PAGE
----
• Val Salting says:

    Hello Ms. Karen
    I am Val Salting from the Philippine Statistics Authority. I came across one of your picture when I am looking for Philippine textile to use as cover for one of our publication, the Philippines National Demographic and Health Survey. This survey is about fertility, family planning and maternal and child health situation in the Philippines. Our past reports uses Philippine weaves and textiles as cover. I would like to ask permission from you to use one of your pictures as part of the cover of our publication : https://warpedforgood.com/wp-content/uploads/2013/09/Detail.jpg. Or if you have a high resolution of the cloth you could email to me. Proper credits for your picture will be included in the publication. I could furnish you past publications for you to see. Please do email me if you have some more questions. Thank you and good day.

    Val Salting
    Statistical Specialist
    Demographic and Health statistics Division
    Philippine Statistics Authority

    • Karen says:

      Hi Val, Yes, You are welcome to use the picture for your publication. Thank you for asking.

      I don’t have a high resolution photo to send you.

      All the best,

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Tension! Who Needs It?

A warp that has not been properly wound on at the start will be full of problems every inch of the way, compromising the quality of the finished cloth. One thing that helps ensure an evenly wound warp is tension. I lay warp chains on the floor in front of the loom, weighted down with bricks and walking weights. The weights provide resistance for winding the warp over the back beam onto the warp beam, giving tight and even tension. People need tension, too.

Glmakra Ideal with striped cottolin warp for classic Swedish towels.

Looking toward the warp beam at the back of the loom, from under the tightly wound Cottolin warp.

Given a choice, I would like no tension, thank you. Just give me some slack. Do you know that the tension you and I would rather avoid could be the very thing that makes us shine?

Tension is uncomfortable, stretches our limits, and can bring out the worst in us. It tests us. But testing has positive results. Our maker knows that. His testing of our hearts reveals our true identity by confirming our deeply held convictions. Any loose or broken threads hidden in the warp become apparent, so they can be repaired or replaced. And we are made ready for the rest of the weaving.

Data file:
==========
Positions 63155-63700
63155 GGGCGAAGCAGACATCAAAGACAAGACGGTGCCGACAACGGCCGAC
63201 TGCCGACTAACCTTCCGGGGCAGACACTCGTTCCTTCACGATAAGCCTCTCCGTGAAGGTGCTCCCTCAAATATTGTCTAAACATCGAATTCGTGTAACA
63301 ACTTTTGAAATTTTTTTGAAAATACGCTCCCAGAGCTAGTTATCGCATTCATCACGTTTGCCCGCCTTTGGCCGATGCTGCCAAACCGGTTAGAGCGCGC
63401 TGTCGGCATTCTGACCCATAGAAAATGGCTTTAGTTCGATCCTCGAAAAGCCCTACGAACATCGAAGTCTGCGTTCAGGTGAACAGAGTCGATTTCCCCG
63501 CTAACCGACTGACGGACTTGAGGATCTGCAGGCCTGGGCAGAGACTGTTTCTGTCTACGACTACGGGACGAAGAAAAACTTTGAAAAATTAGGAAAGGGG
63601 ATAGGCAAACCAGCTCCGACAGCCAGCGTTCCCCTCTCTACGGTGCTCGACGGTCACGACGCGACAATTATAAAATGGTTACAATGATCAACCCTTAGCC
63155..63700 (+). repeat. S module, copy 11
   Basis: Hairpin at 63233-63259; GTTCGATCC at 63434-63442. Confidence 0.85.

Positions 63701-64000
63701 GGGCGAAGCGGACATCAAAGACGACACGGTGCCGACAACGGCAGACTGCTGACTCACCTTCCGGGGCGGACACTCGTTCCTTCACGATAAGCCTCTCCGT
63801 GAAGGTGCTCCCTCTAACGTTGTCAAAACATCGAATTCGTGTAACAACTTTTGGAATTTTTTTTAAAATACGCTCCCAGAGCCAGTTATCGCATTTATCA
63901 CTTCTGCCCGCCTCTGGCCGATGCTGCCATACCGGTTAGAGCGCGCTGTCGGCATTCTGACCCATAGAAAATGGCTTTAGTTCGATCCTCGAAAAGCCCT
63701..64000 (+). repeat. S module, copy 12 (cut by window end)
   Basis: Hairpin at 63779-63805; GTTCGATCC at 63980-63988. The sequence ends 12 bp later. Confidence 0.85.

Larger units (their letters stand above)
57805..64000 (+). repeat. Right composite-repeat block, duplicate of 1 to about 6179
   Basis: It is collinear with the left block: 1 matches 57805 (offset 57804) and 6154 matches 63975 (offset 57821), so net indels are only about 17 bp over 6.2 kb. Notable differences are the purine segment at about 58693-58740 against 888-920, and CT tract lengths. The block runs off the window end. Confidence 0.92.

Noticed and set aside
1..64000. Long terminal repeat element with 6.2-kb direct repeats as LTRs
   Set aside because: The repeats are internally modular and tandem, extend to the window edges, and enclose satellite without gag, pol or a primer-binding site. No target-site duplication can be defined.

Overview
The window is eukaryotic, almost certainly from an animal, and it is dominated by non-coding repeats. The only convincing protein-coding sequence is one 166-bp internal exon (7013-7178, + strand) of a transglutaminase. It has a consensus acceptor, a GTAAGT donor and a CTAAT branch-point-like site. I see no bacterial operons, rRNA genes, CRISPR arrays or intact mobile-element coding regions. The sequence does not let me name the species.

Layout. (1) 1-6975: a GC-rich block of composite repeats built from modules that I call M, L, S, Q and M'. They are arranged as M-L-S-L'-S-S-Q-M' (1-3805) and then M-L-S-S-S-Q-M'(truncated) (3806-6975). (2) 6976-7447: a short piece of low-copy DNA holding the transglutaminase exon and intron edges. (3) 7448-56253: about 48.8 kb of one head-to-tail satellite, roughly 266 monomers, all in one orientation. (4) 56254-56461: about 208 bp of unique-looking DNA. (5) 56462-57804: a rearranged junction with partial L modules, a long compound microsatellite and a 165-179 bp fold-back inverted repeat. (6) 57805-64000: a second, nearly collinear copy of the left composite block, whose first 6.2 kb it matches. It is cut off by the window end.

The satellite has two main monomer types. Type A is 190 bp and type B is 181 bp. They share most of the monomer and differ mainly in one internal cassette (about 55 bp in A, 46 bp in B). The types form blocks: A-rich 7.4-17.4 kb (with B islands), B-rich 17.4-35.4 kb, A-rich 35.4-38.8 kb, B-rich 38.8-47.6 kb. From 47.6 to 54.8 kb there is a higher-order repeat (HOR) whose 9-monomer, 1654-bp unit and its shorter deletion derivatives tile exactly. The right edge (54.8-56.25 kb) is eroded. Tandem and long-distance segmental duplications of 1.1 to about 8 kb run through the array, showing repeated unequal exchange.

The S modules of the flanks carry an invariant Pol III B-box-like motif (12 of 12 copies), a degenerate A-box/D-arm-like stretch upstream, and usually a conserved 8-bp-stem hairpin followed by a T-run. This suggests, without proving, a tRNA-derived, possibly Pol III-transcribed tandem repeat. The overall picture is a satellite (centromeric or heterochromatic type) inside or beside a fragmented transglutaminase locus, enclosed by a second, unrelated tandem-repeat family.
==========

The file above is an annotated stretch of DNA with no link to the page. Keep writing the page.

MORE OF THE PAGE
May you find gold and silver threads shining in your warp as you become refined through testing.

Your friend,

Have you ever been refined through tension?

(If you find this post helpful, you can sign up under Follow Along to receive email reminders for new posts.)


  • Lisa Conway says:

    I have been enjoying your blog for a couple of months. I am so happy I found you. I get encouragement in my walk with Jesus, and weaving information, at the same time. What a blessing. Thank you for sharing!

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I’m Weaving on a Jet Plane

Steve and I just returned from visiting our son, daughter-in-law, and our adorable three-year-old granddaughter in The Philippines. So, I was away from my floor looms for a couple weeks! But thanks to my husband, I have a miniature tapestry loom that works perfectly for travel. About the size of an iPad, it is small enough that I can weave on the go, even on an airplane.

Hand-built miniature tapestry loom, size of an iPad, for travel.

Hand-built small frame tapestry loom, designed with offset brass nails to hold the warp, with tensioning device at the top.

Why not take along knitting, crochet, or tatting, you ask? I agree, that would be sensible; but I am a weaver, and I would rather weave.

Weaving small tapestry while on airplane.

With cartoon in place under the warp, and thread selection collected in a small pouch, and thread cutter to hang around my neck, I have everything I need to weave on the airplane. Oh, and a small book light for weaving in the middle of the night. Haha!

Your creator has a meaningful role for you that is perfectly suited for your skills. Wouldn’t it be silly for me to try to use this frame loom to swing at a tennis ball, or strum it like a guitar? Steve made this loom specifically for me to weave small tapestries. This simple frame works beautifully for that purpose, giving credit to its maker. When we find that satisfying role that allows us to practice using our gifts to their best advantage, it reflects well on our maker.

Young family

May you find a way to do what you do best.

From my home to yours,


  • Angie says: